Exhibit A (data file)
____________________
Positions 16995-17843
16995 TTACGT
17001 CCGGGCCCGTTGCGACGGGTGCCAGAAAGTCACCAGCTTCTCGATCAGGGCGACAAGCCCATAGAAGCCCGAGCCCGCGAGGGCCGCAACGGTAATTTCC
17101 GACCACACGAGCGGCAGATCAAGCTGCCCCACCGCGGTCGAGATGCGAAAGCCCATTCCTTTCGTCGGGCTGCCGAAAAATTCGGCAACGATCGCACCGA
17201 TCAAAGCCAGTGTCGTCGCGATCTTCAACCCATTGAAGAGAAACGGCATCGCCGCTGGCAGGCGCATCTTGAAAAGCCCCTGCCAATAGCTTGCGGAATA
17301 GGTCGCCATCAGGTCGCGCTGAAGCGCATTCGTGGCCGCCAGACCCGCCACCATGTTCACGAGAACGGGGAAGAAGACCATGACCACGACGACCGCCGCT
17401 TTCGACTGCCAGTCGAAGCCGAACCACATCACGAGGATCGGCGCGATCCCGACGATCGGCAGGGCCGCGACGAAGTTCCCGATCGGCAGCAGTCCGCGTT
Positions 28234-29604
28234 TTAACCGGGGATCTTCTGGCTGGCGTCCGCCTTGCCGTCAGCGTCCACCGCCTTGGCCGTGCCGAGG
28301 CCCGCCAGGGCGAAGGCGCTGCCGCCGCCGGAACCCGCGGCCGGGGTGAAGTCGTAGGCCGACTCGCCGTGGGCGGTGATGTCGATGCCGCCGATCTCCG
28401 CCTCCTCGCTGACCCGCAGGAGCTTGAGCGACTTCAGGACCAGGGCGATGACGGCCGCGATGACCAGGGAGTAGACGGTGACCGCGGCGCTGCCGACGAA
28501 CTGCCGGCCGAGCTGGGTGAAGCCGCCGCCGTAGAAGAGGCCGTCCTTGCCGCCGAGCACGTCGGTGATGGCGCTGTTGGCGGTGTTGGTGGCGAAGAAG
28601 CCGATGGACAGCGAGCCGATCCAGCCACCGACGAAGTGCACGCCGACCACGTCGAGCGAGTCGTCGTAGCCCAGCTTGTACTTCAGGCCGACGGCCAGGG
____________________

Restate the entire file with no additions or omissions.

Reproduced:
Positions 16995-17843
16995 TTACGT
17001 CCGGGCCCGTTGCGACGGGTGCCAGAAAGTCACCAGCTTCTCGATCAGGGCGACAAGCCCATAGAAGCCCGAGCCCGCGAGGGCCGCAACGGTAATTTCC
17101 GACCACACGAGCGGCAGATCAAGCTGCCCCACCGCGGTCGAGATGCGAAAGCCCATTCCTTTCGTCGGGCTGCCGAAAAATTCGGCAACGATCGCACCGA
17201 TCAAAGCCAGTGTCGTCGCGATCTTCAACCCATTGAAGAGAAACGGCATCGCCGCTGGCAGGCGCATCTTGAAAAGCCCCTGCCAATAGCTTGCGGAATA
17301 GGTCGCCATCAGGTCGCGCTGAAGCGCATTCGTGGCCGCCAGACCCGCCACCATGTTCACGAGAACGGGGAAGAAGACCATGACCACGACGACCGCCGCT
17401 TTCGACTGCCAGTCGAAGCCGAACCACATCACGAGGATCGGCGCGATCCCGACGATCGGCAGGGCCGCGACGAAGTTCCCGATCGGCAGCAGTCCGCGTT
Positions 28234-29604
28234 TTAACCGGGGATCTTCTGGCTGGCGTCCGCCTTGCCGTCAGCGTCCACCGCCTTGGCCGTGCCGAGG
28301 CCCGCCAGGGCGAAGGCGCTGCCGCCGCCGGAACCCGCGGCCGGGGTGAAGTCGTAGGCCGACTCGCCGTGGGCGGTGATGTCGATGCCGCCGATCTCCG
28401 CCTCCTCGCTGACCCGCAGGAGCTTGAGCGACTTCAGGACCAGGGCGATGACGGCCGCGATGACCAGGGAGTAGACGGTGACCGCGGCGCTGCCGACGAA
28501 CTGCCGGCCGAGCTGGGTGAAGCCGCCGCCGTAGAAGAGGCCGTCCTTGCCGCCGAGCACGTCGGTGATGGCGCTGTTGGCGGTGTTGGTGGCGAAGAAG
28601 CCGATGGACAGCGAGCCGATCCAGCCACCGACGAAGTGCACGCCGACCACGTCGAGCGAGTCGTCGTAGCCCAGCTTGTACTTCAGGCCGACGGCCAGGG